Under the University’s policy, Harassment is further defined under the proceeding forms of harassment:

  • Harassment Based on a Prohibited Ground of Discrimination
  • Sexual Harassment
  • Personal Harassment

UVic’s current policy states:

3.02 Sexual Harassment: behaviour of a sexual nature by a person:
1. who knows or ought reasonably to know that the behaviour is unwanted or unwelcome; and
2. leads to or implies job or academically related consequences for the person harassed; or
3. would be viewed by a reasonable person experiencing the behaviour as an interference with that person’s participation in a University-Related Activity or creating an intimidating, humiliating or hostile environment.

Criminal harassment or stalking refers to any behaviours that causes another person to fear for their own safety, or that of their friends or family. Stalking is NOT a sign of love or devotion – it is about power, intimidation and control, and it is abusive. Criminal harassment can sometimes begin after a relationship ends (e.g. the stalker is an ex-partner) or it can occur when the person who is being stalked has never been involved with the stalker. In neither scenario is the person experiencing stalking to blame – it is never okay to stalk/criminally harass someone.

Stalking behaviours often include threats of violence, repeated phone calls, or harassing letters, emails or text messages, following the person around or damaging their property. Stalking can escalate to physical or sexual violence and is very serious. You can contact emergency services if you are experiencing stalking or criminal harassment.

If you are experiencing sexualized harassment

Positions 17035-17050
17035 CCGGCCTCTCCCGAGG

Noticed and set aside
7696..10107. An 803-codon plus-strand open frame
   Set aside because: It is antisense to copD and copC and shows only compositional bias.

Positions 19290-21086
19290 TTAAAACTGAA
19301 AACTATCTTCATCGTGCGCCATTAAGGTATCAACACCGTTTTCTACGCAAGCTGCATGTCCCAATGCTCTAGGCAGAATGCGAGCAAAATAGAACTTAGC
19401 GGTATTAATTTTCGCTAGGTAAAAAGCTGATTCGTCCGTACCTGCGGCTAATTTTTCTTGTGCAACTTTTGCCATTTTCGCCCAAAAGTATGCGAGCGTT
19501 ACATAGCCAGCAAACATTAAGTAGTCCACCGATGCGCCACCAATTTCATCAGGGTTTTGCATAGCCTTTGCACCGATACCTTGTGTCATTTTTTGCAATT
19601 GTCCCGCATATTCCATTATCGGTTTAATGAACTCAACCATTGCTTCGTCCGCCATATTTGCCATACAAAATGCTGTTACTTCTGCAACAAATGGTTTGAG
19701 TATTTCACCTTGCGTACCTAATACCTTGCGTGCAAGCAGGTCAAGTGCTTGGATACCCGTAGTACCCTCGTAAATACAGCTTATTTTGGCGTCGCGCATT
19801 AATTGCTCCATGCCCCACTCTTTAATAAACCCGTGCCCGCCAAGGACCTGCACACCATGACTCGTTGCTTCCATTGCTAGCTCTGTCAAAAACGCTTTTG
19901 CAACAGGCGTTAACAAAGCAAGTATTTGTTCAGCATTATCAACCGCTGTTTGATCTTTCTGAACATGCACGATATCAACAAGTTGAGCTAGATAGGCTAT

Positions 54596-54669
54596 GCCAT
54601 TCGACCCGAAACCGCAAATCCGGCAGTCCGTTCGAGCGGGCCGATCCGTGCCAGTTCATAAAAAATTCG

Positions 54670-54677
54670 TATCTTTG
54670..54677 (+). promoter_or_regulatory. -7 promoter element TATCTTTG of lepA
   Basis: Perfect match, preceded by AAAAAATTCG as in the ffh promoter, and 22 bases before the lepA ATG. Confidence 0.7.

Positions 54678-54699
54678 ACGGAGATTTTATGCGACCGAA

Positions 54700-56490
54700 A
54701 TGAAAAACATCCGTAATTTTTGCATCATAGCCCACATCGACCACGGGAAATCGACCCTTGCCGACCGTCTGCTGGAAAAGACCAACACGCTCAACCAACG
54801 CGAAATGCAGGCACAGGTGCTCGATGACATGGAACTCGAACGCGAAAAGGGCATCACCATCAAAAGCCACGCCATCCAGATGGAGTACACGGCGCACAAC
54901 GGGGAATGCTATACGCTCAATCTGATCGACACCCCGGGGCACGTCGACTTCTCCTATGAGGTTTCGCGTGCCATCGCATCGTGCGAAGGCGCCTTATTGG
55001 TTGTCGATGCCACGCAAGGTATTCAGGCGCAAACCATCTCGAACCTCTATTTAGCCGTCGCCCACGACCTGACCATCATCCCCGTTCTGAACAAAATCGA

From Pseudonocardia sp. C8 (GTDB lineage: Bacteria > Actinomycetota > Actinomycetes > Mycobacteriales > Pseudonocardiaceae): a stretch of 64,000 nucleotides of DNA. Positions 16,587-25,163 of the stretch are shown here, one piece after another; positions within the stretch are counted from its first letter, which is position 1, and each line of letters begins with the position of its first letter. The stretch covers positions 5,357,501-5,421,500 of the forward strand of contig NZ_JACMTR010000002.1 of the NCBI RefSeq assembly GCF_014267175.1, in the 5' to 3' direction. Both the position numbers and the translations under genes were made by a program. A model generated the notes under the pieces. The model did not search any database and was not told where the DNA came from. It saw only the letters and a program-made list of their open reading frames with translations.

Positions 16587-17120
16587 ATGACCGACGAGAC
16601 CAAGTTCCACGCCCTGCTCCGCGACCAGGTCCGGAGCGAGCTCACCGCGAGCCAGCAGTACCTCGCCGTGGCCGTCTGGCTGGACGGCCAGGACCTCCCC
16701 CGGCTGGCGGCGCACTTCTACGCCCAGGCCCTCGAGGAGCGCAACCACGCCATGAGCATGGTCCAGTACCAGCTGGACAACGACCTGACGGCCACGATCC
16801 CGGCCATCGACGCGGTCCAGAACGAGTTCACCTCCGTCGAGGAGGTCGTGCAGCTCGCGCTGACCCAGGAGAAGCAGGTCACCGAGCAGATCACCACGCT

If you are experiencing sexualized harassment, it is not your fault. Nothing you have done or could do entitles another person to harass you. Documenting the harassment can be important if you are thinking of reporting; carefully record dates, times and details. While one way of dealing with a harassing situation is to tell the harasser what it is that you find offensive and ask that the behaviour stop, it may be difficult or unsafe to confront someone directly with concerns, particularly in situations involving a power difference. Do not feel that you have to handle the situation yourself before approaching someone for help. Please contact us or another community organization for support.

Ideas for safety planning

  • Let your family, friends, employers and neighbours know what is happening;
  • Tell others not to give out any information about you;
  • Keep a record of the harasser’s actions – include dates and times in this record;
  • Try to vary your daily routines;
  • If possible, walk or ride with others;
  • It is often unsafe to meet with the harasser – avoid all contact with this person.

Taking action about sexualized harassment

People who commit sexualized harassment often do so because they think or know they will be able to get away with it. If we shift the culture around violence to be intolerant of all kinds of harassment, then harassers will be less able to “get away with it” and target people who they feel have less power or have no ability to respond or react.

There are ways that we can all take action, individually, in groups and in our communities. Individual actions could include intervening or saying something when you see someone harassing another person (if you feel safe to do so), sharing your experience of being harassed, or talking about why harassment is violent with someone you know.

Community action could include asking people in your community what kinds of harassment they have witnessed and experienced and what they feel needs to be done about it, making a film or writing a song about it, or organizing an event to create awareness and change.

Check out our section on prevention of gender-based violence and on intervening when you see gender-based violence happening.